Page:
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First Arsenal, now Tottenham – time for the Premier League to get tough?

Despite a distinct lack of football to watch, transfer deadline day is one of the most frustratingly exciting days of the football season.

You know it’s that time of year again when the big timer on Sky Sports News looms large in the corner of the screen, counting the hours, minutes and seconds until the transfer window slams shut and you finally realise that your club hasn’t quite managed to pull off the signing of that superstar striker as exclusively revealed in The Sun last week.

Or the constant refreshing of your chosen ‘DEADLINE DAY-LIVE NEWS FEED’, even though your computer does this automatically for you. Message boards and Twitter feeds are ablaze with inside information from a mate of somebody’s dad’s uncle that Aston Villa striker Emile Heskey has been spotted getting out of a taxi near your club’s training ground, pen in hand, to dot the i’s and cross the t’s on a last-minute deal.

The panic, chaos and confusion adds to the tension and excitement of deadline day, as late loan deals, big-money transfers and player exchanges are rushed through with just seconds to go. Despite having two months to conclude their transfer business, clubs often wait until the final day of the sales in a high-risk strategy aimed at picking up cut-price deals in the transfer market. Which in-turn can have a domino effect on other transfer deals.

There has certainly been some exciting signings on transfer deadline day in recent years; Manchester City’s new owners wasted no time in smashing the British transfer record within hours of taking over the club with the £32.5m capture of Robinho from Real Madrid in 2008. While West Ham’s double deal to take Argentine duo Carlos Tevez and Javier Mascherano to Upton Park in 2006 was arguably the most astonishing of all.

Yet it’s the signings that go right to the wire that create the most controversy. Tottenham’s sensational £8m deal to land Dutch star Rafael van der Vaart from Real Madrid on Tuesday was only reported on news channels five minutes before the window was due to slam shut. Over 24 hours later it was still unclear if the Premier League had ratified the move, allowing Van der Vaart to complete his transfer to North London. So when does the transfer window actually close?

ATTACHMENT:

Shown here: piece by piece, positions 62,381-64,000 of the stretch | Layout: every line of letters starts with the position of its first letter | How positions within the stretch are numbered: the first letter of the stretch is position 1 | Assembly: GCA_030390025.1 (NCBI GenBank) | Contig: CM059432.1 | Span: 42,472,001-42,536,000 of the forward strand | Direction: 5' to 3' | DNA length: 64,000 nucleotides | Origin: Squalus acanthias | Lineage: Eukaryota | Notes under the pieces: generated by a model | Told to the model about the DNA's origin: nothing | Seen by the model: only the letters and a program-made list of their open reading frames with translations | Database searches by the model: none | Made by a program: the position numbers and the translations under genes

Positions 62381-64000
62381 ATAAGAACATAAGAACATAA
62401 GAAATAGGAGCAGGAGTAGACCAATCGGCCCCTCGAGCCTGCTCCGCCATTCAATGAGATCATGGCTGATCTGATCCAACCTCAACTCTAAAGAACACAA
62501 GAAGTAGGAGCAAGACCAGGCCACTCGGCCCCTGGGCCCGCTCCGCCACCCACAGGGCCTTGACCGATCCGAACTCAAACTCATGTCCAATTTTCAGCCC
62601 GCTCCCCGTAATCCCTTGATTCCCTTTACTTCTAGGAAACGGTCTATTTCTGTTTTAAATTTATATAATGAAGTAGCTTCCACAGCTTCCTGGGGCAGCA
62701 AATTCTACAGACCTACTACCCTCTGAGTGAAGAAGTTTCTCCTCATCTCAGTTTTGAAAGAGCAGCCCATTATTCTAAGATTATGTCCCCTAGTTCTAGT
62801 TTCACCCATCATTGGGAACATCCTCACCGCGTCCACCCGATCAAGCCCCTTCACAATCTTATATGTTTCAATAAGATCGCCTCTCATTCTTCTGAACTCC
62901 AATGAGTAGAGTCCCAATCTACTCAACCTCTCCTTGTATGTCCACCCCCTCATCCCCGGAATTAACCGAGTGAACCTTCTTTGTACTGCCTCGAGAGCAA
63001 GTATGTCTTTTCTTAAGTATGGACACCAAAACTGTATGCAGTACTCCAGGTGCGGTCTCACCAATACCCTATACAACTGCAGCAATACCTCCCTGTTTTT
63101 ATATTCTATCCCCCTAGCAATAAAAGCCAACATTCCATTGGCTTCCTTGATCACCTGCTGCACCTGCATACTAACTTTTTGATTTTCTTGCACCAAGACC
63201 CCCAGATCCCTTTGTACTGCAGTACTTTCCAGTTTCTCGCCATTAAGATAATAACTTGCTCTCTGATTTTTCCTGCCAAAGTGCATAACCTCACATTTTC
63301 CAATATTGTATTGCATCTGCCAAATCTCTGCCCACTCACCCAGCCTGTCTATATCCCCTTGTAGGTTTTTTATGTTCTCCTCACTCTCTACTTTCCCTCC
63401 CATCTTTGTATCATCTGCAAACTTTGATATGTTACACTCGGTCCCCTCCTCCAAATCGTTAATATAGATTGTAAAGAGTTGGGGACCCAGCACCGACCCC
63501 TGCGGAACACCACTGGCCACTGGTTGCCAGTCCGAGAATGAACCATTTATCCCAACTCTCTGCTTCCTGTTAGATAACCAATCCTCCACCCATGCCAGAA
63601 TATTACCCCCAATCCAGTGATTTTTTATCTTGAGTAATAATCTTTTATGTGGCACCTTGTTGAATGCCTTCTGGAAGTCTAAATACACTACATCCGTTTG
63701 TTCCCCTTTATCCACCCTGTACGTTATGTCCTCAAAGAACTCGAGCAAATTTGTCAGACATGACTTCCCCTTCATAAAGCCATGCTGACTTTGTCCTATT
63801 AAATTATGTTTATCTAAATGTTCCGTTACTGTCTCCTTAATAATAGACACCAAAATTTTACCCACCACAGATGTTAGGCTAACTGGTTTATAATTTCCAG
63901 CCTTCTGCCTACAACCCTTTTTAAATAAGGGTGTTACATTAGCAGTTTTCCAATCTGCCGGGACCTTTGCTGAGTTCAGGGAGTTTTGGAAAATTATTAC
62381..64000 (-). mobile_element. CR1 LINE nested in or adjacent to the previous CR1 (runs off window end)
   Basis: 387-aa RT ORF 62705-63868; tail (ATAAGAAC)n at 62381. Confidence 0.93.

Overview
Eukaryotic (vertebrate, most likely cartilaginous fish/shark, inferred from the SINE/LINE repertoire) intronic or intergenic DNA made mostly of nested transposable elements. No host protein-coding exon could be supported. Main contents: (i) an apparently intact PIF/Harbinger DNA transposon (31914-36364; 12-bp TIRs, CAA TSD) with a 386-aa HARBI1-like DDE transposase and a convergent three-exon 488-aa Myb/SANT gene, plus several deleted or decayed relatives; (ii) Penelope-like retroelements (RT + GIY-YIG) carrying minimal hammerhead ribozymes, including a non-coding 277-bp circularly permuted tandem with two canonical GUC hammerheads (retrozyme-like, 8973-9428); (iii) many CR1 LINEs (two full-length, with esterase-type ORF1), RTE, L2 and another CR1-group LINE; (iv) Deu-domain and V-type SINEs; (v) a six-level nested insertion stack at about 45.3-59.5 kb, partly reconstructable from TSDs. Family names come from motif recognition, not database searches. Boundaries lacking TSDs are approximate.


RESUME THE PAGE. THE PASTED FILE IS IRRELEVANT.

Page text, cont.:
It is believed the deal for the Holland international was allowed to go through because the necessary paperwork needed by Spurs to complete the deal could not be processed in time, due to technical difficulties in their negotiations with Real Madrid. I think Harry Redknapp mentioned something about a dodgy fax machine he bought down the market, or something along those lines. The Premier League took a day to evaluate these claims however and were satisfied enough to give the deal the go-ahead.

Amazingly bad weather, which brought the country’s transport system to a standstill, meant the 2009 January transfer window deadline was extended by an hour. Although seemingly Arsenal were given a slightly longer extension after Andrei Arshavin’s move from Zenit St Petersburg was completed a whole 24 hours after the deadline. It seems as long as a deal has been agreed in principle then the Premier League will allow all the loose-ends to be tied up afterwards. However this allows players to arrive after the transfer window and understandably leaves other clubs infuriated.

The Premier League can stop this simply by refusing to ratify any transfers which are not completed, along with al the relevant paper work by the deadlines set. Clubs have a significant amount of time to complete their business and should pay the price for leaving it so late to complete their deals. While Tottenham and Arsenal both have valid and genuine reasons for missing the deadline, clubs will continue to flaunt the rules unless the Premier League gets tougher with the deadline day late arrivals.

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Article title: First Arsenal, now Tottenham – time for the Premier League to get tough?

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